The Lawfare Podcast
How to Evaluate Progress in the Justice Department's Jan. 6 Investigation
There’s been a great deal of debate recently about how to understand the apparently slow pace of the Justice Department’s investigation into Jan. 6, particularly into Donald Trump’s personal role in the insurrection. On Lawfare, editor-in-chief Benjamin Wittes made the case that everyone should just chill out and let the department do its work, while executive editor Natalie Orpett and senior editor Quinta Jurecic argued that it’s reasonable to push harder for the department to understand its particular responsibilities in upholding the rule of law in this unique political moment.
After that debate, Ben, Natalie, and Quinta put their heads together with former FBI official Pete Strzok—who’s expressed his own skepticism about whether the Justice Department is investigating aggressively enough—to map out some benchmarks for what to look for in the Jan. 6 investigation going forward. They wrote that up as a Lawfare piece—and then they sat down to talk about it on the podcast.
How will we know if the Justice Department investigation is proceeding aggressively? What signs should worry people hoping for legal accountability for the insurrection? Natalie, Pete, Ben, and Quinta discussed.
Note: This podcast was recorded before the New York Times published some new reporting on July 28 about the role of lead prosecutor Thomas Windom. Throughout the show, you’ll hear reference to a major report by the Washington Post published on July 26 stating that prosecutors have asked witnesses testifying before the grand jury about Trump’s individual actions before and on Jan. 6.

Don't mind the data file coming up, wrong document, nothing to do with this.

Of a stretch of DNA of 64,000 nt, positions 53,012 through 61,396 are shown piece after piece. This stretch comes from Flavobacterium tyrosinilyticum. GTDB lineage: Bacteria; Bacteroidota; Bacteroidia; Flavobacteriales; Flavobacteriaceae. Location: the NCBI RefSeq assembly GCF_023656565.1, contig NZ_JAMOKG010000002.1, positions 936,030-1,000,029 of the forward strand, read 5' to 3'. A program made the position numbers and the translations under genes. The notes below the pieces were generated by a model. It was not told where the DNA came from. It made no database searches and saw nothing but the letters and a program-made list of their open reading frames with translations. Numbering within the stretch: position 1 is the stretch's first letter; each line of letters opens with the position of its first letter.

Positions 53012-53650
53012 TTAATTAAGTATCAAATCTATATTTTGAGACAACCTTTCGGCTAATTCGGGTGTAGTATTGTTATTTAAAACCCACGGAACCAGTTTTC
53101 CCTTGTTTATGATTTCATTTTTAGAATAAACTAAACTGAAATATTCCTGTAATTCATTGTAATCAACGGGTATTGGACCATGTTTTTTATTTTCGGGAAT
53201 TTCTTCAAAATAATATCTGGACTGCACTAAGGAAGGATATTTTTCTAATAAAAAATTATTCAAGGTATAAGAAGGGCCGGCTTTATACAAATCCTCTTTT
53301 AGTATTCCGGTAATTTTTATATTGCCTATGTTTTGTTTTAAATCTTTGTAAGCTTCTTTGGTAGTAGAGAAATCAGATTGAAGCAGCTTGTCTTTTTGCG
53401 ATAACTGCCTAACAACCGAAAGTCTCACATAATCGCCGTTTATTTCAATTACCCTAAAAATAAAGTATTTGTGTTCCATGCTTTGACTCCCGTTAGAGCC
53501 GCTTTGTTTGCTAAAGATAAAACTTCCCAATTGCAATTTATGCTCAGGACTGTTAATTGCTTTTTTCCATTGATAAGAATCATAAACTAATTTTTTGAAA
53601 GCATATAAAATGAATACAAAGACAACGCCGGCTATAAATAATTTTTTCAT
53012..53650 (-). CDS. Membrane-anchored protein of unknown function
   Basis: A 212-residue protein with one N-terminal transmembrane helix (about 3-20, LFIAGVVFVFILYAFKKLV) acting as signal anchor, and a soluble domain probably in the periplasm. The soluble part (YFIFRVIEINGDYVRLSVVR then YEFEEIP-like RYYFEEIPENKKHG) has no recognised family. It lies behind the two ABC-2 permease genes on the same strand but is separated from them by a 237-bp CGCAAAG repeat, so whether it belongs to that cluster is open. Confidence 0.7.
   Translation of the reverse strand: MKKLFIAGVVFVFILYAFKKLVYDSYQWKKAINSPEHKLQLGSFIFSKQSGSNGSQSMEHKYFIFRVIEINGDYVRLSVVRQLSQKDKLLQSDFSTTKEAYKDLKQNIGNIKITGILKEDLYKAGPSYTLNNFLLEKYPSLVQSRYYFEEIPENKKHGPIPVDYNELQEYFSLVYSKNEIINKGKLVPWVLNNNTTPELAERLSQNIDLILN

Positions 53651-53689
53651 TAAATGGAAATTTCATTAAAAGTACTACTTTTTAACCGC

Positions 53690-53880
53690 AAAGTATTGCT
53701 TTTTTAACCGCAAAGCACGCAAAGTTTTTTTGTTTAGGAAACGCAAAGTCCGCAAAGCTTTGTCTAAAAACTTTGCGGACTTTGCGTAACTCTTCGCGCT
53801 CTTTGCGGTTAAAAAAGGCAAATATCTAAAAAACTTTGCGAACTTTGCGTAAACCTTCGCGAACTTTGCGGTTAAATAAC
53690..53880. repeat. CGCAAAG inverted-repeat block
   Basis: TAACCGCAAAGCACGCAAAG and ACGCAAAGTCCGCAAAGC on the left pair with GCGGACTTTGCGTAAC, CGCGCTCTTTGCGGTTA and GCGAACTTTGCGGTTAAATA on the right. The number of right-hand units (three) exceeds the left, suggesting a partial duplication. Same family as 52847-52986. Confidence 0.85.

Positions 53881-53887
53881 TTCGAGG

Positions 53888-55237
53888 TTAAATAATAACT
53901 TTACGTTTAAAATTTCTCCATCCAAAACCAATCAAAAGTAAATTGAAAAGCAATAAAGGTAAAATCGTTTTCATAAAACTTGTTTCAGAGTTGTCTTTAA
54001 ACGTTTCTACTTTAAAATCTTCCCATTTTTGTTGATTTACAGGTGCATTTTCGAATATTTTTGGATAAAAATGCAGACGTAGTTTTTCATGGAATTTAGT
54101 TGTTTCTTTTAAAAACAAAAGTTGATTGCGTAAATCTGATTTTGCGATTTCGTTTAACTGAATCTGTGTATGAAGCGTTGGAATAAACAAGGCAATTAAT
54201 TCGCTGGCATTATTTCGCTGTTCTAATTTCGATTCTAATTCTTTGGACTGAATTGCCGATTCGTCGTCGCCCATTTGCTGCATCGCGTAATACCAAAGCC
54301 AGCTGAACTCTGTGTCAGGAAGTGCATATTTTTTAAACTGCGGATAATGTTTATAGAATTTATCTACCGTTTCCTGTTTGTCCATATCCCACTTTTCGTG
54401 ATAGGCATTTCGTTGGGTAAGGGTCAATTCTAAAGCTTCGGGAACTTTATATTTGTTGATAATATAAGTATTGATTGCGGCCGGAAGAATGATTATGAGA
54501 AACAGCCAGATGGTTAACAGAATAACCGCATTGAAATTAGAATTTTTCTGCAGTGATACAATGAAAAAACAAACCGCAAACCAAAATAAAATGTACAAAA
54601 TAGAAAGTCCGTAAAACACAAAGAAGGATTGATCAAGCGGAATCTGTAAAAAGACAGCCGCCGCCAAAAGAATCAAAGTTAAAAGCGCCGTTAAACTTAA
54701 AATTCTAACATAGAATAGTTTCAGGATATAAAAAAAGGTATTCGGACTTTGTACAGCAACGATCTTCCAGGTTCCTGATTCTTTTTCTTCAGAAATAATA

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Robert Silvers on the Cyber Safety Review Board41:17The Cyber Safety Review Board was created by a Biden administration Executive Order entitled, “Improving the Nation’s Cybersecurity.” The Board reviews major cyber events and makes concrete recommendations that can drive improvements within the private and public sectors. Lawfare Senior Editor Stephanie Pell sat down with Robert Silvers, Under Secretary for Strategy, Policy, and Plans at the Department of Homeland Security and Chair of the Cyber Safety Review Board, to discuss the Board’s mission and work. They talked about the two reports that the Board has issued, one that it’s currently working on, and a legislative proposal from DHS that seeks to codify the Board in the law and ensure that the Board receives the information it needs to continue to advance the overall security and resiliency of our digital ecosystem.